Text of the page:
As an intern with FSD, I have been given the opportunity to write a grant for the funds necessary to implement a project of my choosing at the clinic in which I am working...the following describes the project for which I recently wrote AND won my grant...I will be implementing this project throughout the duration of my time here in La Plata.
If a picture is indeed worth a-thousand words, the city of La Plata is in for one hell of a story. Argentina is a country of rich history, and with a past wriddled with political instability and military dictatorship, a generation of disappeared people, and the more recent economic crisis of 2001, its people have something to say. The patients who walk through the discrete, frosted glass door of the Centro de Referencia de VIH/SIDA, where I have been working for 7 weeks now, have an exceptional story...the socio-cultural forces weighing down on them have manifested themselves in a betrayal that runs much deeper than corrput political ideology; theirs is a betrayal of their own blood cells. For many, HIV is one more obstacle which thwarts their abiity to survive in a developing country. In the midst of poverty, unemployment, and malnourishment, these incredible people attempt to live with HIV...but are they truly living? The government provides the resources for their sustinance...throwing them further and further into a dark pit filled with excuses, complaicance, and lack of responsibility...but simple sustinance doesn't provide a life.
Over the past 7 weeks I have seen first-hand not only the fear of discrimination for a positive HIV status, but also the reality of this fear. It's everywhere. I see it in the patients' eyes when they describe that they have recently been fired simply because their boss suspected that there was infection nearby...sometimes in the partner of the employee. I hear it in the interviews that I am holding with patients to better know their needs...they speak of the fear that they live with, for if anyone found out that they were positive, they would be treated poorly. Sometimes their own family members-- flesh and blood-- don't even know. And I feel it too. I feel it in the air when I tell someone where I work. When the letters even leave my lips-- HIV-- I see the confused look come across their faces...the palpable level of discomfort is incredible. Do I have HIV, they ask. Could they really be talking to someone with HIV? What if they catch it through the air that we're sharing? For this reason I no longer give a general answer when one asks what I'm doing here...I now tell them exactly which clinic I am working in. The conversation around the illness ravaging their city has to start somewhere...why not with an American boy who's leaving in 3 months?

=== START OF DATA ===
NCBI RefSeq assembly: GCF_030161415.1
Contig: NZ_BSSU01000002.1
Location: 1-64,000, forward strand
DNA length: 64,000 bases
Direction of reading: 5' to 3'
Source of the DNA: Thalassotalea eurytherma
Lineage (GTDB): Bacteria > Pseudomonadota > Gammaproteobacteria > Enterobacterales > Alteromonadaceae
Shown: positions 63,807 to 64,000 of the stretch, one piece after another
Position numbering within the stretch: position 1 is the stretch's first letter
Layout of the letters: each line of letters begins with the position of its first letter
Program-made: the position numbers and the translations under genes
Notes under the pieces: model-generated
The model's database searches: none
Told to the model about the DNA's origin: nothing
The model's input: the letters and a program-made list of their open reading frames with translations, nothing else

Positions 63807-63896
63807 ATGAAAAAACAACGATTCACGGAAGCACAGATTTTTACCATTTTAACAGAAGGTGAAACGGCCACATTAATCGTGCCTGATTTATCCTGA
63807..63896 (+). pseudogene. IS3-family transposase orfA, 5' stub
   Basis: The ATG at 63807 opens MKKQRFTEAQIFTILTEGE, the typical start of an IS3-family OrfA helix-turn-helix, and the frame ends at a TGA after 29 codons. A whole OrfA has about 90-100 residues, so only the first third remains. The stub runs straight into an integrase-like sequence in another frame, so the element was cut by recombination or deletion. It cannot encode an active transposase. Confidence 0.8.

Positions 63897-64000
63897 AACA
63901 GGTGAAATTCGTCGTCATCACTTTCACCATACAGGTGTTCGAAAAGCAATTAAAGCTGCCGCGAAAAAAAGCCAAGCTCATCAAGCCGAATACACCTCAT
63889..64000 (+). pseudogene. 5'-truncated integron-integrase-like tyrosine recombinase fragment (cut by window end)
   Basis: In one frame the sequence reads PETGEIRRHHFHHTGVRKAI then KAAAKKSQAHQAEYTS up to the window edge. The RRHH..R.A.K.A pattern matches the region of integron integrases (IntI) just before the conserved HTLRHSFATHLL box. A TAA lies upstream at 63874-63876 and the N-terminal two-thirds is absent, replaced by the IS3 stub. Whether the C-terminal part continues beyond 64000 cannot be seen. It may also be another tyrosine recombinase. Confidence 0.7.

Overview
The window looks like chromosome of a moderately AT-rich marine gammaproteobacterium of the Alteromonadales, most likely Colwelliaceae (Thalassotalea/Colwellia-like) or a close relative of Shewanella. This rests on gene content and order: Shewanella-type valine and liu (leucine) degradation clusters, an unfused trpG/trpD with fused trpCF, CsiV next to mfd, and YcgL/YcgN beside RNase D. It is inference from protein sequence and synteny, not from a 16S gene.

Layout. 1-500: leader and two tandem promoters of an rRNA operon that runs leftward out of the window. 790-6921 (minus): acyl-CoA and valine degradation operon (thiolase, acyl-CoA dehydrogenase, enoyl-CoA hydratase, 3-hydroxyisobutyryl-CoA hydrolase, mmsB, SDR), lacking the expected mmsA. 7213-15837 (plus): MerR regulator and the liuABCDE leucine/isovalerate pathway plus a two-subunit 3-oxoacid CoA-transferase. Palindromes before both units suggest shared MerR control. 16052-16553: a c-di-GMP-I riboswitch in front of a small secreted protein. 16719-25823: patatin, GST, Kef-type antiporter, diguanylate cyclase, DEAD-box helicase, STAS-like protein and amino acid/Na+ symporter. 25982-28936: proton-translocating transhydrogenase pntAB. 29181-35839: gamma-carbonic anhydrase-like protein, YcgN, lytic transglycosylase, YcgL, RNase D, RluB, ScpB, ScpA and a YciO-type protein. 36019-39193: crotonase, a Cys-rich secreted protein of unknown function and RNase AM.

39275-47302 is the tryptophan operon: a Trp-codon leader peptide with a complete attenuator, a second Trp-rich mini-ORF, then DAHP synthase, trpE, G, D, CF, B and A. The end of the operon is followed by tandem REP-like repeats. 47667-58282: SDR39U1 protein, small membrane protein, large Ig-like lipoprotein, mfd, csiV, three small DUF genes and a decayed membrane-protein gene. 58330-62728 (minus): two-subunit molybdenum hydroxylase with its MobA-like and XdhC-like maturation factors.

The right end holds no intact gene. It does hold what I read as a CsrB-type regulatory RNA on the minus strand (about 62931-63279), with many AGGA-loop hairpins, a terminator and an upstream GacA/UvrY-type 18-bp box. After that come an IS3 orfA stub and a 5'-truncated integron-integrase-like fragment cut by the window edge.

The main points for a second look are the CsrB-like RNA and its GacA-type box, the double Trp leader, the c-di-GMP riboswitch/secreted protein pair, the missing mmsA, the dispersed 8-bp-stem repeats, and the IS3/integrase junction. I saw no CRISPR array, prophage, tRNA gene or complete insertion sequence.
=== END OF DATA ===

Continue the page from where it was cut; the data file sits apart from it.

In an effort to affect this lack of understanding, while also empowering the patients, I have written a grant to implement A Través de Nuestros Ojos: a Photovoice pilot program for the patients at La Salita. Based on the Photovoice Method (which I urge each of you to read about- www.photovoice.com/org) this project will allow patients to explore what living with HIV/AIDS in La Plata means to them through photography. I will be giving approximately 5-8 patients cameras and asking them to explore this construct over a one-week period, after which we will reflect on their experiences and discuss photos which they choose to share. Through this phase, it is hoped that the patients will truly uncover both positive and negative aspects of their lives as HIV-positive persons. For many, they lack the tools to see themselves as the subject, rather than an object, in their lives...and I hope that this project will aid in the development of the tools to do such as they view their world from a fresh perspective given by the small lens of a camera. The second part of the project will serve to raise awareness about HIV/AIDS among the general population of La Plata through a public exposition in the premier cultural center of the city- El Pasaje Dardo Rocha. During the week of 23-28 September, the participating patients' photography (of which they elect to show) will be on exhibition for the general public.
Although we live in a world saturated with visual images, the true meaning of photos is often lost...the subject all too easily becomes an object in a world far from the one which we know. I hope that this project reunites both the photographer and the viewer with the reality of HIV which surrounds them in La Plata, regardless of infection status.